Trucking groups speak out against provision that would make CSA scores public

August 21, 2019

Mark Schremmer


Several trucking groups, including the Owner-Operator Independent Drivers Association, are speaking out against a provision in an appropriations bill that makes certain CSA information available to the public.

Letters signed by OOIDA, the Transportation Intermediaries Association and the American Trucking Associations were sent on Aug. 20 to the leaders of the Senate Appropriations Committee, urging them “to reject this dangerous and misguided policy rider.”

Section 134 of the House-passed fiscal year 2020 Transportation, Housing and Urban Development funding bill states:

“Notwithstanding any restriction under part II of subtitle B of title V of the FAST Act, not later than 18 months after enactment of this Act, the administrator of the Federal Motor Carrier Safety Administration shall make available on a public website information regarding analysis of violations developed under the agency’s Compliance, Safety, Accountability program, consistent with the data that the agency made publicly available immediately before Dec. 4, 2015.”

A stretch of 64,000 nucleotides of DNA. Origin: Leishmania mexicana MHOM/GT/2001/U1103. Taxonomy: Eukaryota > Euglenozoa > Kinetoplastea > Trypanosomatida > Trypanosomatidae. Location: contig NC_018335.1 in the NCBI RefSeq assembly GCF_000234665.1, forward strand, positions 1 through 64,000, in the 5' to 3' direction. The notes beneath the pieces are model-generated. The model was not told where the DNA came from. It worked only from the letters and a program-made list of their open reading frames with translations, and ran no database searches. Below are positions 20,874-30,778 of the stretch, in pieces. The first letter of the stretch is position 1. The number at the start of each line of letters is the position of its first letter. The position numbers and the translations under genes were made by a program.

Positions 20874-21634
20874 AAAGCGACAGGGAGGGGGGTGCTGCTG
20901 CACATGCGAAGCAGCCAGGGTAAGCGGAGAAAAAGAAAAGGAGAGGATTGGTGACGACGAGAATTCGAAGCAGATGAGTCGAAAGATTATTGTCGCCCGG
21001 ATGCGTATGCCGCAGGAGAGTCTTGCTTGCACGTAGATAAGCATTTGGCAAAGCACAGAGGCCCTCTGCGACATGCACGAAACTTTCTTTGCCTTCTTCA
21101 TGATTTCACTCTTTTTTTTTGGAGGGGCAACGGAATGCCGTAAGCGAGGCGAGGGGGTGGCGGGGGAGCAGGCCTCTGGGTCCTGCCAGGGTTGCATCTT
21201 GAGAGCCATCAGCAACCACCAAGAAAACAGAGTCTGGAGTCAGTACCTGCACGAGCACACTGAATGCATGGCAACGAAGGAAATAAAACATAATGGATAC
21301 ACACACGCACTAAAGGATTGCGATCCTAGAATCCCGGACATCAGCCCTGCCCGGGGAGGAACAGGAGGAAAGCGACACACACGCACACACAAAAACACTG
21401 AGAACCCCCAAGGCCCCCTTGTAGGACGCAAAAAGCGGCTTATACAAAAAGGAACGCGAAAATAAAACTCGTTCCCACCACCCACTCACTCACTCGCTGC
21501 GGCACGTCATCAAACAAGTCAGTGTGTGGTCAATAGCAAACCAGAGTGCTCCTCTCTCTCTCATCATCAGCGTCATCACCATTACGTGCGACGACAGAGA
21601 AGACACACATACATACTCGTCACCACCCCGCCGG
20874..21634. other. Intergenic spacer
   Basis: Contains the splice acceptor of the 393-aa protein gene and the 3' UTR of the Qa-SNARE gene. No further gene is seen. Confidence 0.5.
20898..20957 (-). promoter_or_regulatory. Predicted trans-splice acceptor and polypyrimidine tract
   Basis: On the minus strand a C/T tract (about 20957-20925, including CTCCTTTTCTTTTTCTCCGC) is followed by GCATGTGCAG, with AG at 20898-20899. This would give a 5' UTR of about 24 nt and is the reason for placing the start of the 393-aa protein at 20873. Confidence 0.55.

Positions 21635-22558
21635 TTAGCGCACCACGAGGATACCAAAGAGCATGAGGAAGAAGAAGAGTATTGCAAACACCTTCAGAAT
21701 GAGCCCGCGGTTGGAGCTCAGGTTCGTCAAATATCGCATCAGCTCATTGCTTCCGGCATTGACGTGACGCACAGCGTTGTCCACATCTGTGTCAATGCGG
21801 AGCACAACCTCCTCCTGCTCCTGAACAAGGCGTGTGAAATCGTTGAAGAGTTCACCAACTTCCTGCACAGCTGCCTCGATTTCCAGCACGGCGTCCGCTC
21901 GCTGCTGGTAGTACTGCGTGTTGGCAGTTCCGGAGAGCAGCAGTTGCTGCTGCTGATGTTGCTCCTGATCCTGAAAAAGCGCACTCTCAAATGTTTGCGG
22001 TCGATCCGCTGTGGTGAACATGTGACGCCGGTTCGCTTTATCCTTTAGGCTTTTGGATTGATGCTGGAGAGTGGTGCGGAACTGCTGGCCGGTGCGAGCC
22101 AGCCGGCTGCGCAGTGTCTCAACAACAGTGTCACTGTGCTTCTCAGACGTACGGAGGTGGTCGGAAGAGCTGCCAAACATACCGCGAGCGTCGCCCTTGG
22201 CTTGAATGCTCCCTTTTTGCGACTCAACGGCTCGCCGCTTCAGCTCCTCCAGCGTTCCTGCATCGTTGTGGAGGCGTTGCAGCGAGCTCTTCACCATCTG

In June, FMCSA Administrator Ray Martinez told a Senate committee that CSA scores shouldn’t be made public until several areas of concern are addressed.

In 2017, the National Academy of Sciences completed a congressionally mandated study of the safety measurement system and included several recommendations to improve the analysis and data.

“This dangerous policy rider would be a step backward for safety, rolling back the important legislative reforms in the FAST Act to repair the flawed CSA scoring system – a system that both the Government Accountability Office and the National Academy of Sciences found to be unsound, using incomplete and unreliable data to develop motor carrier safety scores,” the trucking groups’ letter stated. “The FAST Act directed a full diagnostics and reboot of the CSA system, yet, this provision would disregard that legislative directive, as well as the ongoing work at the Department of Transportation to improve CSA, instead returning CSA to a system of inaccurate scores.”